‘Music is my marrow’
‘American Idol’ was a break amid many bumps
Paula Fuga is convinced she was born to sing. "Music is my marrow," she said while relaxing on the rooftop of thirtyninehotel, the Chinatown gallery/performance space that will host her second-ever "real gig" this weekend. "I've been a lover of music ever since I could hear, you know?"
With opening acts Mike Love of Dubkonscious and Liane
» Place: thirtyninehotel, 39 N. Hotel St.
» Time: 10:30 p.m. Friday
» Tickets: $5
» Call: 599-2552
Despite numerous challenges, the 26-year-old hopes to launch a recording career with her debut album set for release in early 2006. And it's all thanks to the show "American Idol" and a T-shirt emblazoned with the phrase "Big Girls Rock!"
BORN AND raised in Windward Oahu, Fuga is the product of a broken home. Her parents split when she was four, with her father returning to Samoa and Fuga living in Waimanalo with her mother and two siblings.
Intermediate school brought turmoil to her remaining family, when her mother got into trouble with drugs and the law.
"I'm lucky my mom did that, so I don't have to," she said. "I was directly affected by her choices, so I know what choice not to make myself."
All three children were taken into custody by the state, which put them into foster care and sent Fuga to live with her grandparents. She had started playing the flute (the "cheapest instrument" she could afford at the time), but switched to ukulele lessons with the legendary Roy Sakuma during her junior year, thanks to a grant from the Friends of the Children's Advocacy Center. While in high school, Fuga also participated in the annual "Brown Bags to Stardom" talent competition.
After graduating from Kailua High School in 1996, Fuga moved to the Big Island and took classes at the University of Hawaii at Hilo. Citing a lack of jobs there, she dropped out of school and moved back to Oahu a year later. These days, she works at the Bishop Museum's Hilton Hawaiian Village location and teaches Hawaiian studies at Ahuimanu Elementary School.
THE LAST time Star-Bulletin readers saw Fuga's picture in the paper was three years ago, when she was captured serenading other "A.I." contestants outside a Sheraton Waikiki ballroom.
Although she represented Hawaii to the fullest, Fuga was ultimately rejected by judges Paula Abdul, Simon Fuller and Randy Jackson. As fellow Hawaii residents Jasmine Trias and Camile Velasco moved on, Fuga watched the competition unfold from home.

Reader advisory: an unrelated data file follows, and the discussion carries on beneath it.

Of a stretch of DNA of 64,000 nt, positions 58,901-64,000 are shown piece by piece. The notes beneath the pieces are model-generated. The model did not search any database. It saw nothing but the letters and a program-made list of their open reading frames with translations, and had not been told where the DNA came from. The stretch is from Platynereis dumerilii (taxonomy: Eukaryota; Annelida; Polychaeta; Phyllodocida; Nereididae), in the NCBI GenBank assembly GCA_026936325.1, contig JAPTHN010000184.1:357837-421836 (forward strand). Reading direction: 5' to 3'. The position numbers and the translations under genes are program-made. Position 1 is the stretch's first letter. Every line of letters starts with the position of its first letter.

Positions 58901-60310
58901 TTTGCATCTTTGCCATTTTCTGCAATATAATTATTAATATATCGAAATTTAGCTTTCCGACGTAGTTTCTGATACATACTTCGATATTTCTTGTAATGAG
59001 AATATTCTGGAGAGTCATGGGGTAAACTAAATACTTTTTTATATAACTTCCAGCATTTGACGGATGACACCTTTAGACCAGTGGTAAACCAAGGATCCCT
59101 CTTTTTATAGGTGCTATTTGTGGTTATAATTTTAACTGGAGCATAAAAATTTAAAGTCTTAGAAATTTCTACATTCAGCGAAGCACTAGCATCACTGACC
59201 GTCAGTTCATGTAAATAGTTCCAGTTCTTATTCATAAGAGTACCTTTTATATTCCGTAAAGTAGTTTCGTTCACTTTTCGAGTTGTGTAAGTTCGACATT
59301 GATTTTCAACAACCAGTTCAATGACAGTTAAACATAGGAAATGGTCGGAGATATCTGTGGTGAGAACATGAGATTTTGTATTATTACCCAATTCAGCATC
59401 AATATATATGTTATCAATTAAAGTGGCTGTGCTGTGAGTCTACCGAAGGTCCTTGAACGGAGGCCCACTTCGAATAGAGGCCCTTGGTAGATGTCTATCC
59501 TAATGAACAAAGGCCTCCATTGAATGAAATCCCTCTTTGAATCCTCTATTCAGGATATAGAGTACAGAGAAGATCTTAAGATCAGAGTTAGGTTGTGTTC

"It was a really good opportunity, but I know I was meant to do something else," said Fuga. "I got everything I wanted out of it ... (and) I'm sure they'll remember Jasmine and Camile way more than they'll remember me, but that's all I needed.
"I didn't have to sing a different style of music that I wasn't familiar with, and I got to play my ukulele, sing a song that I wrote and just be myself. I was so excited."
Playing off her newfound star appeal from "American Idol," Fuga got back into the recording studio after a previous attempt failed. She also spent 2004 singing with reggae band Dubkonscious and perfecting her solo set, gigging at venues like Bliss Nightclub, Don Ho's Island Grill and Pipeline Cafe.
ON SEPT. 29, Fuga realized one of her longtime goals when she was hired to headline a show at neighboring nightspot NextDoor. Next up for the musician is finishing the process of getting her debut album mastered and distributed to a growing fan base.
"I produced it and I wrote every song on it," Fuga said. "I have to mix it still and redo some vocals. We should be sending it off to get printed in January, so I'm hoping it gets released by Valentine's Day."
Friends from local bands Ooklah the Moc and Swampa ZZ have contributed to the untitled project, as has jazz musician Justin James and cellist I-Bei Lin. Fuga's friend Solomon Enos has also helped throughout the process, and is slated to provide artwork for the album.
"Growing up in Hawaii, you're influenced by so much," she said when asked about the diversity of artists she's worked with. "In fact, I'm trying to bridge this gap between scenes. When I went to 'American Idol,' it expanded my horizons.
"I just want to make this music and I pray that it goes as far as it can possibly go, you know?"